I have not seen anyone teach stairs exactly the way Forgedoes. That isn’t necessarily surprisingas there are many ways to skin this cat. However, as this was the second time I sat through Chappy discussing theprocedure, the finer points began to sink in. I really like the methodology because it dovetails into what we had beendoing for the last two days. After theentire team worked up and down the stairs under daylight, we then transitionedto nods. I found that the hardest partof negotiating the stairs was knowing where to point my rifle when moving upand down a level with teammates all around.

Finally, with night coming on, we patrolled back to the classroom,breached, and stood down for a quick overview. Once we hydrated and snacked a little, we threw our full kit on andjumped in the raid van. We were toldthat we were looking for a murder suspect and already had a teammate watchingthe house who would link up with us and lead us in. We dropped a few blocks away and patrolledthe link up. Doing hits in the field on houses set up for UTM use was a greatvalidation of the work we had been doing.

We had issues of course, but we were able to hit the houseagain and clean up our actions on the objective. Unfortunately, our target was notpresent. However, we did develop intelthat he might be at another house. So weloaded up in the van and moved to another location.

We again dismounted and patrolled to our objective. I will say that Forge saved the best for last. This house was all nooks and crannies with really small rooms. It may not have been pretty, but we managed to process the house and much learning occurred.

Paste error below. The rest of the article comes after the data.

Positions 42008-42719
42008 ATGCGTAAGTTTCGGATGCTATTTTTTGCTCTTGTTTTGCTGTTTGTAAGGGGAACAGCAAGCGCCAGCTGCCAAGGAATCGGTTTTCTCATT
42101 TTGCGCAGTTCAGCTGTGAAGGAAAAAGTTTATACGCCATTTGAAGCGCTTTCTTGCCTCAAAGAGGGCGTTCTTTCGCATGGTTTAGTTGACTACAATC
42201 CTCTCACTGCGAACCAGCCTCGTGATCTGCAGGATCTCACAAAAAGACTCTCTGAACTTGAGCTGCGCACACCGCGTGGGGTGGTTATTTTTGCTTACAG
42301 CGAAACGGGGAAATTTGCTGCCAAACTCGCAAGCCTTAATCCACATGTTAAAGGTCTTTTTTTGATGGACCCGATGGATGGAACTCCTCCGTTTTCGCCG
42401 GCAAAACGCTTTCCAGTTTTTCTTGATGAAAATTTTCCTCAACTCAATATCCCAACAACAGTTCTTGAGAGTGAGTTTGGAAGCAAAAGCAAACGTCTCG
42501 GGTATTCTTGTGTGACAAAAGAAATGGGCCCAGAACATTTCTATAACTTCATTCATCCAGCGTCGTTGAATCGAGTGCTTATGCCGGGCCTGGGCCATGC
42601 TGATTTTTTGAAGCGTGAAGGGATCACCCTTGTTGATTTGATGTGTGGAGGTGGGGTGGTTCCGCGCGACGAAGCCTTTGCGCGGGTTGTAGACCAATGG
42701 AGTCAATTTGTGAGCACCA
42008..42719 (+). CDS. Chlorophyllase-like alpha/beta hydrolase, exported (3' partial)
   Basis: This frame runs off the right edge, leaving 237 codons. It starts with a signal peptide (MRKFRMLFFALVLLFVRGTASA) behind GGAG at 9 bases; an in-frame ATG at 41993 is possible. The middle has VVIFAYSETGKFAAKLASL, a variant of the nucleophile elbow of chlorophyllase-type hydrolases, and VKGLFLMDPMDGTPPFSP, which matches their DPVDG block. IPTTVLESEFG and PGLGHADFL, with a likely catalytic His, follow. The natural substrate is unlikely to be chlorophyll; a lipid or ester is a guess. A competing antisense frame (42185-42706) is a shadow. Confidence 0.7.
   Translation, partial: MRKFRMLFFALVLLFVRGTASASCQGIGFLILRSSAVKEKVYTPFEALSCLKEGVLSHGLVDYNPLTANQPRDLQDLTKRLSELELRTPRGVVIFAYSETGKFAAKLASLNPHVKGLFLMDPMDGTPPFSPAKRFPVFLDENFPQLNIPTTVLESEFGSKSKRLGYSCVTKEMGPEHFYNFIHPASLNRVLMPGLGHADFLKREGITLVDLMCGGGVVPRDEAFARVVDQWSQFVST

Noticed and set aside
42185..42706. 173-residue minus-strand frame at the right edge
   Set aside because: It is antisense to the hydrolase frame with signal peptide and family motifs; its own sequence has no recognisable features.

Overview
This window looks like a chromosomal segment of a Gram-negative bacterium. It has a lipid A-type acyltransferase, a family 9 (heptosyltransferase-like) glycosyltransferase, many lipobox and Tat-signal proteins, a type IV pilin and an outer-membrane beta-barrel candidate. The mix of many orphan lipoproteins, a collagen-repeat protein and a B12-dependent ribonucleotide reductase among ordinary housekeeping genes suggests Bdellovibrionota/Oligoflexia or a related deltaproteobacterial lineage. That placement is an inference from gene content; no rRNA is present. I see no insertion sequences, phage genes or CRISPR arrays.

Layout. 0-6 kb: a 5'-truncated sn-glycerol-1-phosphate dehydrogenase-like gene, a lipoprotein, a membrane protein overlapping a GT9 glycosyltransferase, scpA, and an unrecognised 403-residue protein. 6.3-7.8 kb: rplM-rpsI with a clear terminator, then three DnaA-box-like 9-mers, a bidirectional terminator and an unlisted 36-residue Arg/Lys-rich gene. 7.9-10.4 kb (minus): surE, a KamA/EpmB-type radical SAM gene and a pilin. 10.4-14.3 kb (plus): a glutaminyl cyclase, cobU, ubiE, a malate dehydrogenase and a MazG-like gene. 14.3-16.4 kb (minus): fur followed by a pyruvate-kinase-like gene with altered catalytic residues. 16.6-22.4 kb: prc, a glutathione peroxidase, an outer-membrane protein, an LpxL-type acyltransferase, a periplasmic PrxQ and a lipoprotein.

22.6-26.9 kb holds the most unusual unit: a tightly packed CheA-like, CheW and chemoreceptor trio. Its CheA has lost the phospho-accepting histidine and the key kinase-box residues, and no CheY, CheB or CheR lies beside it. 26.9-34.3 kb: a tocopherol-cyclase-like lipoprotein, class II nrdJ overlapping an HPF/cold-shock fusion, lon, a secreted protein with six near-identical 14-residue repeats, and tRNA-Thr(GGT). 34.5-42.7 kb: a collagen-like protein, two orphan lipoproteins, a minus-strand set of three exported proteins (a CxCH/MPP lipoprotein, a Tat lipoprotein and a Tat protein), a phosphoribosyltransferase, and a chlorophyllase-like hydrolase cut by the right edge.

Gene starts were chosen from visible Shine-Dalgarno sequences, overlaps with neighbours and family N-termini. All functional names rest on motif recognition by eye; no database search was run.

I have a lot to practice on my own after this class. I can process the shapes in my house and in my office and in other places I frequent. I need to work with the offset of my laser in close quarters. I found myself using my rifle from awkward positions trying to skid a door without sticking my muzzle in a room. So, I need to work on shooting from that shortened position or pressing the rifle out to a shouldered position. I also found that some of my gear needs to be reconfigured, but that is what training is all about.

Thanks to BE Meyers and BCM as wellas the Alliance, OH PD for making this possible.

Joe _K

Good write up man, I’m saving up for a set of Dual Tubes, and after a basic class or two as a refresher definitely want to get in on this class in particular.